Thomas Mangey

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Thomas Mangey (1688–1755) was an English clergyman and scholar, known for his edition of Philo.

Life[edit]

He was son of Arthur Mangey, a goldsmith of Leeds, and was educated at the Leeds free school. He was admitted as subsizar to St. John's College, Cambridge, 28 June 1704, at the age of sixteen. He graduated B.A. in 1707 and M.A. in 1711, and was admitted a fellow of St. John's 5 April 1715.[1] In 1716 he is described on the title-page of one of his sermons as chaplain at Whitehall.

In 1718 he resigned his fellowship. In 1719 or earlier he was chaplain to the Bishop of London, John Robinson . In 1719 he also proceeded LL.D., and in July 1725 D.D., being one of the seven who then received their doctorate at the hands of Richard Bentley. As deputy to William Lupton, preacher of Lincoln's Inn (who died in December 1726), he delivered a series of discourses on the Lord's Prayer, of which a second edition appeared in 1717.

From 1717 to 1720 he was the Rector of St. Nicolas' Church, Guildford, and subsequently the vicarage of Ealing, Middlesex, which he resigned in 1754, and the rectory of St. Mildred's, Bread Street, which he retained till his death. In May 1721 he was presented to the fifth stall in Durham Cathedral, and promoted from that to the first in January 1722. Mangey died at Durham, 6 March 1755, and was buried in the east transept of the cathedral.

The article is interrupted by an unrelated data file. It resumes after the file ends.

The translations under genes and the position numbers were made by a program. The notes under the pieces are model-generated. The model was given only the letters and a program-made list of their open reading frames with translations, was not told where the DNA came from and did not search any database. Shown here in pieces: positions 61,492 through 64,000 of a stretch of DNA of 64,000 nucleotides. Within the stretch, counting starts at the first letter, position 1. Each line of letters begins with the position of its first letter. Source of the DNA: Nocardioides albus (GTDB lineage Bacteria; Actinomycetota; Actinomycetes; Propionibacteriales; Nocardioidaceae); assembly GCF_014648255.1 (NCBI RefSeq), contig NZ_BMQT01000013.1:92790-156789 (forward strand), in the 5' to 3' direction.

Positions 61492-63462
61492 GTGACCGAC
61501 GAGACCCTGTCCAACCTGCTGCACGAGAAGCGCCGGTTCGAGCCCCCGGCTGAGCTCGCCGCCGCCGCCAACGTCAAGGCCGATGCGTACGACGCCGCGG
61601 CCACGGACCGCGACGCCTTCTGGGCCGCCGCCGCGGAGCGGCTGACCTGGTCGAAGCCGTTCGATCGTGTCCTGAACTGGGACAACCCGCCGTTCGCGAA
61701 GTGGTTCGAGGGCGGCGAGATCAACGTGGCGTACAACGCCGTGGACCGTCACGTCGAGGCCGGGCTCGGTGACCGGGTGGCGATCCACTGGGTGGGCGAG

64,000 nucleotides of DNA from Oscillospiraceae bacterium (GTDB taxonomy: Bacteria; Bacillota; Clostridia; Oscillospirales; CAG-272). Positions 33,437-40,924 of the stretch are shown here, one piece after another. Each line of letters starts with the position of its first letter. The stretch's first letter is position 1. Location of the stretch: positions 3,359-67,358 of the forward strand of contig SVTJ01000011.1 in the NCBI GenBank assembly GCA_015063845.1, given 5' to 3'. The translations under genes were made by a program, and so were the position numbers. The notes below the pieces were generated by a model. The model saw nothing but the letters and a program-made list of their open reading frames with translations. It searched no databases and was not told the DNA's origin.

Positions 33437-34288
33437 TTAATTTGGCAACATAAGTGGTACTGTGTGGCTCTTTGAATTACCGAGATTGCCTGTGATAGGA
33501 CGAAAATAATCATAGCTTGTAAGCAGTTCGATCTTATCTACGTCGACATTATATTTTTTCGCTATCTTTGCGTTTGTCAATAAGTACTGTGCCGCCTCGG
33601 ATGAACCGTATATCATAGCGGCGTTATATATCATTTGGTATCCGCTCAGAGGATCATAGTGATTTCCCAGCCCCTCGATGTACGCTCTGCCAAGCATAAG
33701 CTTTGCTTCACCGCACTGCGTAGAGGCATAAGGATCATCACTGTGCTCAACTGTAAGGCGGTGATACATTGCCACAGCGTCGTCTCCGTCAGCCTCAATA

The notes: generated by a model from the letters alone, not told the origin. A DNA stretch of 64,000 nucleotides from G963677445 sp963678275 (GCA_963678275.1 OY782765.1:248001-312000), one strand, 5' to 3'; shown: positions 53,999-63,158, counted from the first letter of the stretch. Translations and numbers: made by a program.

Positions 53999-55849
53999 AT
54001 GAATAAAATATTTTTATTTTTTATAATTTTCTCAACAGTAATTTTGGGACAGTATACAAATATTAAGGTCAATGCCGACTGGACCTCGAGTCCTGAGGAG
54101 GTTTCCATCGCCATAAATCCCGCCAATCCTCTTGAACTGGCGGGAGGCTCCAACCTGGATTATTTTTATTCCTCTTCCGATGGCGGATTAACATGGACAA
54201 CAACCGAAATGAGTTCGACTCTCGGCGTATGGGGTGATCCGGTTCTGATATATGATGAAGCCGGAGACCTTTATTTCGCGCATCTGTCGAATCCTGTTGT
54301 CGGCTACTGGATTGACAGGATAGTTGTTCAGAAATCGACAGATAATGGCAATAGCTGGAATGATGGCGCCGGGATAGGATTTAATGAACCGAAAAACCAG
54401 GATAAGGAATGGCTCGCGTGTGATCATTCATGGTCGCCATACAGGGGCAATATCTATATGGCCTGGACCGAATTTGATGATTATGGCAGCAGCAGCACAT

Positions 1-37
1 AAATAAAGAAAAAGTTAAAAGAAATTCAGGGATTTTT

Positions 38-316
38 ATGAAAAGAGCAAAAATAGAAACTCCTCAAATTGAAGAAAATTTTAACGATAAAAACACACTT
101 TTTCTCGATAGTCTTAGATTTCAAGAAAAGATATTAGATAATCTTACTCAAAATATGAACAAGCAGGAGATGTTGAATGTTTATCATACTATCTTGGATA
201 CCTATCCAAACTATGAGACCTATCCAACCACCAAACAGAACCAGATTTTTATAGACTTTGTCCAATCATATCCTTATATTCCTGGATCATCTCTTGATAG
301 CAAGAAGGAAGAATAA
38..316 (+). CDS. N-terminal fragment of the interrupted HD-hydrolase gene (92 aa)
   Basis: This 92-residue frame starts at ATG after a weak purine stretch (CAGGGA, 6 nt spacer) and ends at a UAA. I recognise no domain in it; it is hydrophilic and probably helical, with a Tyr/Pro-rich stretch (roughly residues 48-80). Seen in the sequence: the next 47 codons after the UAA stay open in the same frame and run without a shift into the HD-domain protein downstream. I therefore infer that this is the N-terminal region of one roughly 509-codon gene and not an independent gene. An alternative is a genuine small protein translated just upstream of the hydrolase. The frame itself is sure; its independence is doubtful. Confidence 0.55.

Works[edit]

His major work was his edition of Philo of Alexandria (Philo Judaeus), Philonis Judaei Opera . . . typis Gulielmi Bowyer, 2 vols. London, 1742. He also made collations of the text of the Greek Testament, and critical notes and adversaria on Diodorus Siculus and other classical authors.

His other printed works are mainly sermons, and polemical treatises against John Toland and William Whiston. One volume of collected sermons by him was published in 1732. His 'Remarks upon "Nazarenus," wherein the Falsity of Mr. Toland's Mahometan Gospel. &c., are set forth,' 1719, called forth more than one answer. Toland replied to it the year after in his Tetradymus. Another of his treatises, Plain Notions of our Lord's Divinity, also published in 1719, was answered the same year by 'Phileleutherus Cantabrigiensis,' i.e. Thomas Herne.

Family[edit]

He married Dorothy, daughter of John Sharpe, archbishop of York, by whom he left a son, John, afterwards vicar of Dunmow, Essex, and prebendary of St. Paul's, who died in 1782. His widow survived him till 1780.

Notes[edit]

  1. ^ "Mangey, Thomas (MNGY704T)". A Cambridge Alumni Database. University of Cambridge. 

References[edit]